Hello! I'm a newbie to this site, these forums and writing! I have been an avid reader since I was a child, and can easily devour an entire novel in a day. My favourite authors so far have been Anne McCaffery (May she RIP), Martin Middleton, David Eddings, Raymond E. Feist and Frank Peretti. I also quite enjoy Francine Rivers and occasionally, when the mood takes me, Danielle Steel. Actually, I could probably add quite a few authors to that short list.
I have never written a novel or even a short story before, apart from whatever is required in school, of which I don't remember, however I've had an idea rattling around in my head for some time now, and thought it is probably time I do something about it.
I admit I have no idea what I'm doing. Completely and utterly new at this. I have so far written about 4000 words, but I don't really have a plan at the moment. I'm writing out of the overflow of my own creativity. I decided to become a trial member here just to see what kinds of things are on offer for newbies such as myself, and get some tips on how to progress and improve.
I'd appreciate any advice and tips anyone has to give!
Welcome to WriteWords.
Everyone has to start somewhere and four thousand words is fantastic.
What is your genre? I see your favourite reading genre is Fantasy and Sci-fi (I've read David Eddings and Raymond E Feist - love The Magician as its my favourite book - but my favourite author is Terry Brooks).
My favourite genres are Sci-Fi Fantasy and Historical but I write women's fiction/women in jeopardy.
I guess I'd say keep writing, keep reading and then learn some of the technical aspects of creative writing. WW has some great critique groups, advice on the technical aspects on writing and is brilliant for support, so make the most of all the fab people here.
Thanks for your reply! I'm currently writing a Fantasy story which I hope (if it doesn't go against any unwritten writer's laws) to turn into sci-fi. So almost a combination of both; starting out as pure fantasy (magicians, swords etc) and ending with high-tech space ships.
I have a vague idea of where I want the story to go. I just don't have any plan or structure written down as yet. I wouldn't even know how to do that.
I do have plans to enroll in a creative writing course at our local college after I've done my web design course, so hopefully that'll help me considerably.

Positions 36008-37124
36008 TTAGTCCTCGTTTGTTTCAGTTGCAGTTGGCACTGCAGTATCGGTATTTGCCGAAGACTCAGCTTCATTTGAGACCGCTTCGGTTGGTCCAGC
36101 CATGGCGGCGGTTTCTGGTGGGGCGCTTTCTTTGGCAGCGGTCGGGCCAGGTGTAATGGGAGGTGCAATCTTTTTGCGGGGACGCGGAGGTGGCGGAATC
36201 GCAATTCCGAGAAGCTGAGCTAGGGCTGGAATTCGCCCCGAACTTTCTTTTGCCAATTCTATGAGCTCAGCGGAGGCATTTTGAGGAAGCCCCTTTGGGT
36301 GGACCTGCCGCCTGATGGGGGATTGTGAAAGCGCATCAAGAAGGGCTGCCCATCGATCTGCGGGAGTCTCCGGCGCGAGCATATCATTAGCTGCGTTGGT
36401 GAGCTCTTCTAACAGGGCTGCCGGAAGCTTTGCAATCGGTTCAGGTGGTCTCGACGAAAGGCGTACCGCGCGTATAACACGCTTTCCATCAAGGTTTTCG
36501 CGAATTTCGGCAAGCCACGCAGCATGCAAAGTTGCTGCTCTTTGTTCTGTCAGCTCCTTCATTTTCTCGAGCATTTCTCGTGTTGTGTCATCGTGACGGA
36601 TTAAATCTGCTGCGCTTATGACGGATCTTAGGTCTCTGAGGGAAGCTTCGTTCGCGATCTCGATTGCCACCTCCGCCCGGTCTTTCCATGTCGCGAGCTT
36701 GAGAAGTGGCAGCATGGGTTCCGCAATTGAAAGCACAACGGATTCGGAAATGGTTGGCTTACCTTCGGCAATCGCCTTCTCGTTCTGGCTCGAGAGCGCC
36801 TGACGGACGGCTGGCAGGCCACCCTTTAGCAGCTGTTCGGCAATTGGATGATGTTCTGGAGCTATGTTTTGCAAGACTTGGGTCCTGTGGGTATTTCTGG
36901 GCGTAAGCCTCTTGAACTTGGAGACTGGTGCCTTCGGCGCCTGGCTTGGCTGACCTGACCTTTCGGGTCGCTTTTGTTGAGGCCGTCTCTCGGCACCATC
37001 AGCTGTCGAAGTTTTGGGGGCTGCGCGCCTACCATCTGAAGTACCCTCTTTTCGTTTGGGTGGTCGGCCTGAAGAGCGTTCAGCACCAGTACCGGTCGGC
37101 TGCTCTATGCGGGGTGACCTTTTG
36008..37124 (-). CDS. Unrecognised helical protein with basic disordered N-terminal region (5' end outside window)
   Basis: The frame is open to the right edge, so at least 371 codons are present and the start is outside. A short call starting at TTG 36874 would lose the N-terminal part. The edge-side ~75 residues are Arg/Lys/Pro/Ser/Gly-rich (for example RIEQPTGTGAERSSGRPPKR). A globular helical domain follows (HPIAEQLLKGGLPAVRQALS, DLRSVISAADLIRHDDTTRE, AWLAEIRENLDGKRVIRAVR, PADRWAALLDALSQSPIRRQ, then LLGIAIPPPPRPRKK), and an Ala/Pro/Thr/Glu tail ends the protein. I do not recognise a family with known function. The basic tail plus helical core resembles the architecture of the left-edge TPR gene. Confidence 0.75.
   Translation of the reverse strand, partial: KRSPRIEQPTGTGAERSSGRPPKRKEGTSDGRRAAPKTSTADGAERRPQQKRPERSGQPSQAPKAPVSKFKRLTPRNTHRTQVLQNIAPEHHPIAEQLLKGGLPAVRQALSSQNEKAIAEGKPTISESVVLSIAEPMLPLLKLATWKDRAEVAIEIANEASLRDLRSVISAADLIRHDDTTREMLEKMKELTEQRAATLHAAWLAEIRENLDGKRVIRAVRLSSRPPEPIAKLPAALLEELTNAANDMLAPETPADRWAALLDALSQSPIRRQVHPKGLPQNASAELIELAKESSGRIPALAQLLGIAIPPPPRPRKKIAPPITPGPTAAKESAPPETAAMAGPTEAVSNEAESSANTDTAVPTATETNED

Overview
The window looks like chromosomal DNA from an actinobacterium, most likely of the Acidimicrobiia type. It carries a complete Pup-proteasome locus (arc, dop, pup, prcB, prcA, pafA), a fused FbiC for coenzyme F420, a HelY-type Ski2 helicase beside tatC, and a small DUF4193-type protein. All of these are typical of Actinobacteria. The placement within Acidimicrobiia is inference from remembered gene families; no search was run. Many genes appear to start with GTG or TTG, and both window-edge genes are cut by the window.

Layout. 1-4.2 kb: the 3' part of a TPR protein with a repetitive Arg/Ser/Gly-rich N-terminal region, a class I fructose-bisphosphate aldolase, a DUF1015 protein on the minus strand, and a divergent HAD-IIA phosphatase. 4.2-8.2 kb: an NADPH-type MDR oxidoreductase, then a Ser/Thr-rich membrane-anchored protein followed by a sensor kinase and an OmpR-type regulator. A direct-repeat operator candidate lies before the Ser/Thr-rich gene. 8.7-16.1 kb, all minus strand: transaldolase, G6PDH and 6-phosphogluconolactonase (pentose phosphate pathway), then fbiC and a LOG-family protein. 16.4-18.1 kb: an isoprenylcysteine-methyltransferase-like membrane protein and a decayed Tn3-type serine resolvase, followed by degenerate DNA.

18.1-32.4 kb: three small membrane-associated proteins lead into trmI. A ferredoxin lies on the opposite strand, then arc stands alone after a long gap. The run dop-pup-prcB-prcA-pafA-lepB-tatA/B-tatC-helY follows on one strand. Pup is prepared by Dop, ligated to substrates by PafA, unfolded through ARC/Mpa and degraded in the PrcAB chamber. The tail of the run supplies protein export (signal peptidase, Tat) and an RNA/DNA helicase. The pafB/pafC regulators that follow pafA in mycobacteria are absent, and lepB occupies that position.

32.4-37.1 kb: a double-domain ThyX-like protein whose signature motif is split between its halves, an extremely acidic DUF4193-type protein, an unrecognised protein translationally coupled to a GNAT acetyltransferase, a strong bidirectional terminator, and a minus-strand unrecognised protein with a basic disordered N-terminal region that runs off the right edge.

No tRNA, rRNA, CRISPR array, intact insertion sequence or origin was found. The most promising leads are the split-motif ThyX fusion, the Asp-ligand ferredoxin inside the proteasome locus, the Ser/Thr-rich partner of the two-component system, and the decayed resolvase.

Terry Edge on here writes and understands the Sci-Fi genre. There's also a writing convention dedicated to this.
Terry Brooks started out with the Shannara books in a Medieval setting (except it was the future after the demons and war shown in the Word and the Void series). Towards the end of the Shannara series, it had moved onto airships and robots, but still linked to the world that had gone before.
A creative writing course sounds great. Your web design course will also be of interest to many on here.
I have a number of Terry's Shannara books here, and I love them as well. I haven't read all of his work. I've been very slowly increasing the size of my library. I've been thinking of buying a Kindle, but there's just something about holding a novel in your hands and smelling that paper smell.
Out of curiosity, how will my web design skills (when I aquire them!) be helpful to folk here?
Hi LindaGraver, and welcome to WW.
Your 4000 words sounds great. Definitely time to keep writing and see what you get - what story is emerging, who the characters are, what sort of a creature this project is becoming.
Once you know what the story is and what you're trying to say, and you've got lots of words on the page, you can start shaping them and re-working them to tell the story better and more excitingly.
Hopefully the course will give you some ideas of how to do this, and maybe get you trying some things you might not have tried otherwise. Exciting stuff!